Yet Again, Big Government Interferes With Growth And Jobs

Heather Greenaway

Millions of salaried workers are now in danger of losing their professional status and potential for upward mobility, with last week’s Department of Labor release of the final federal overtime rule. The Obama Administration has been no friend to the business community, advocating for a myriad of job-killing regulations and changing decades of defined labor policies, but this might be the most egregious overreach yet. The rule, which raises the salary threshold for workers who qualify for overtime pay from $23,660 to $47,476 – an increase of more than 100 percent – is yet another example of the administration’s out-of-touch view of the needs of America’s workforce.

Hurting the very people it is intended help – with entry-level professional employees and non-profit employees burdened the most – the new rule stunts workers’ professional growth, while also creating a massive regulatory burden on employers, who will be required to oversee careful timekeeping or open themselves up to lawsuits. A simple email response sent or phone call taken after normal business hours will now have to be tracked as time on the job.

The overtime rule sets an artificial ceiling on salaried workers, and will cause many small businesses to declassify their salaried employees and eliminate benefits with the loss of professional status. Expect to see a hollowing out of mid-level positions as employers transition roles to covered employees or part-time help.

Aspiring professionals will be disadvantaged by this rule the most. While current college graduates and other entry level employees are generally advised to prove their value by working hard to climb the professional ladder, this usually involves taking on extra projects and working longer hours to prove their worth. But this policy, by limiting the number of hours they can work weekly, interferes with an individual’s ability to determine their own career goals and choices. Entry- and mid-level salaried employees at issue were hired to fulfill a professionalized role, not an hourly job. You simply can’t view their role through the same lens as you would a factory worker or fast-food server who clocks in and out every day for an hourly wage – many professional jobs require more than the typical nine to five.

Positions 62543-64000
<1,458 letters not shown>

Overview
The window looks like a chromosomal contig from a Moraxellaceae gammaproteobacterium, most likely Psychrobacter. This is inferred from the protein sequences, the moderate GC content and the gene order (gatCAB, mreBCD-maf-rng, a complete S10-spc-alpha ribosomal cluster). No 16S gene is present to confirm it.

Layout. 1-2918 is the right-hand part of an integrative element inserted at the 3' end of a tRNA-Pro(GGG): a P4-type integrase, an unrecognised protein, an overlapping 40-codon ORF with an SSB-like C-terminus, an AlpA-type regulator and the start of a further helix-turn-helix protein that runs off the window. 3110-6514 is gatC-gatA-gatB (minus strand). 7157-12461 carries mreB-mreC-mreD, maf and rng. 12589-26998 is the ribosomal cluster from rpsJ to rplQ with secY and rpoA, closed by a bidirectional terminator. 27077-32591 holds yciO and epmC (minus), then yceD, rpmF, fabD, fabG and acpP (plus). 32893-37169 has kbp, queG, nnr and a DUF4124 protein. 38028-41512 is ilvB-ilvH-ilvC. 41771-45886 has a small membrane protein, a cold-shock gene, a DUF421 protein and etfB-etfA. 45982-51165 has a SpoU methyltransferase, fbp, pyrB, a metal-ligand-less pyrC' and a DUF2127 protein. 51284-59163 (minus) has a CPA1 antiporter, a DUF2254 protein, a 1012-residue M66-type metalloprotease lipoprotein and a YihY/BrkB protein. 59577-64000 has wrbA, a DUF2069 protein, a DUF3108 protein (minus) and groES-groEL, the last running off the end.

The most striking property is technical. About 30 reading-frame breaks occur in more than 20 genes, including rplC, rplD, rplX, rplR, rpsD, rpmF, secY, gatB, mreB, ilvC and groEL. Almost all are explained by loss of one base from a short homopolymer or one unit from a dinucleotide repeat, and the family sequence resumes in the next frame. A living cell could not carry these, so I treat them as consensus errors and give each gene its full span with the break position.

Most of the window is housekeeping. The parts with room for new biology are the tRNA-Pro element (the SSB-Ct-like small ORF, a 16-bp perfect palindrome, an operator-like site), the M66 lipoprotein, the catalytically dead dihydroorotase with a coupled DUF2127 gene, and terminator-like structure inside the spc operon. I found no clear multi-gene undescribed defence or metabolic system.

Expect flexibility in the workplace to acutely be impacted, as well. Salaried workers are often given more flexibility to complete their responsibilities, with specific hours mattering less, as long as the job gets done. But workers who have enjoyed flexibility in the past, like the 16 to 25 million Americans who telecommute at least once a month, will likely see those options eliminated thanks to the new rule. And the Department of Labor’s failure to take into account regional differences, even though a $47,000 salary has a much greater spending power in Pierre, South Dakota than it does in Washington, D.C., could deal a crippling blow to professionals in rural areas.